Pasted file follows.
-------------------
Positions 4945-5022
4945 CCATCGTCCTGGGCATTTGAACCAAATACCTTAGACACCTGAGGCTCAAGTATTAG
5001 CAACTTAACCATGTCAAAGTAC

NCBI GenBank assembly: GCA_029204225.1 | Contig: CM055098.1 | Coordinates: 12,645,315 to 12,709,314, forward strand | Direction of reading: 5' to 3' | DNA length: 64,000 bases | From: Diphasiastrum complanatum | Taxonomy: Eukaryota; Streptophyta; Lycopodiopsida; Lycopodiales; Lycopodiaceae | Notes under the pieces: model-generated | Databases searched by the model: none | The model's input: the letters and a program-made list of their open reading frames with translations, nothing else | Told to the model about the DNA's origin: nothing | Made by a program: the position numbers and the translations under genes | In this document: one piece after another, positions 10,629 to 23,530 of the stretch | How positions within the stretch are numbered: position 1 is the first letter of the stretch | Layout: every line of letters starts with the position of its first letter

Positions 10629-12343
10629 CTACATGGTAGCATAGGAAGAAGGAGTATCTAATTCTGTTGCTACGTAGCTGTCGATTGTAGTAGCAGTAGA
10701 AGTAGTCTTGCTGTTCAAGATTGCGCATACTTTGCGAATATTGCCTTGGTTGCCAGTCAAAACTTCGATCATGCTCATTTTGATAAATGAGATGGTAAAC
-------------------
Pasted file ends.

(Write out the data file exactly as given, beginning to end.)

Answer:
Positions 4945-5022
4945 CCATCGTCCTGGGCATTTGAACCAAATACCTTAGACACCTGAGGCTCAAGTATTAG
5001 CAACTTAACCATGTCAAAGTAC

NCBI GenBank assembly: GCA_029204225.1 | Contig: CM055098.1 | Coordinates: 12,645,315 to 12,709,314, forward strand | Direction of reading: 5' to 3' | DNA length: 64,000 bases | From: Diphasiastrum complanatum | Taxonomy: Eukaryota; Streptophyta; Lycopodiopsida; Lycopodiales; Lycopodiaceae | Notes under the pieces: model-generated | Databases searched by the model: none | The model's input: the letters and a program-made list of their open reading frames with translations, nothing else | Told to the model about the DNA's origin: nothing | Made by a program: the position numbers and the translations under genes | In this document: one piece after another, positions 10,629 to 23,530 of the stretch | How positions within the stretch are numbered: position 1 is the first letter of the stretch | Layout: every line of letters starts with the position of its first letter

Positions 10629-12343
10629 CTACATGGTAGCATAGGAAGAAGGAGTATCTAATTCTGTTGCTACGTAGCTGTCGATTGTAGTAGCAGTAGA
10701 AGTAGTCTTGCTGTTCAAGATTGCGCATACTTTGCGAATATTGCCTTGGTTGCCAGTCAAAACTTCGATCATGCTCATTTTGATAAATGAGATGGTAAAC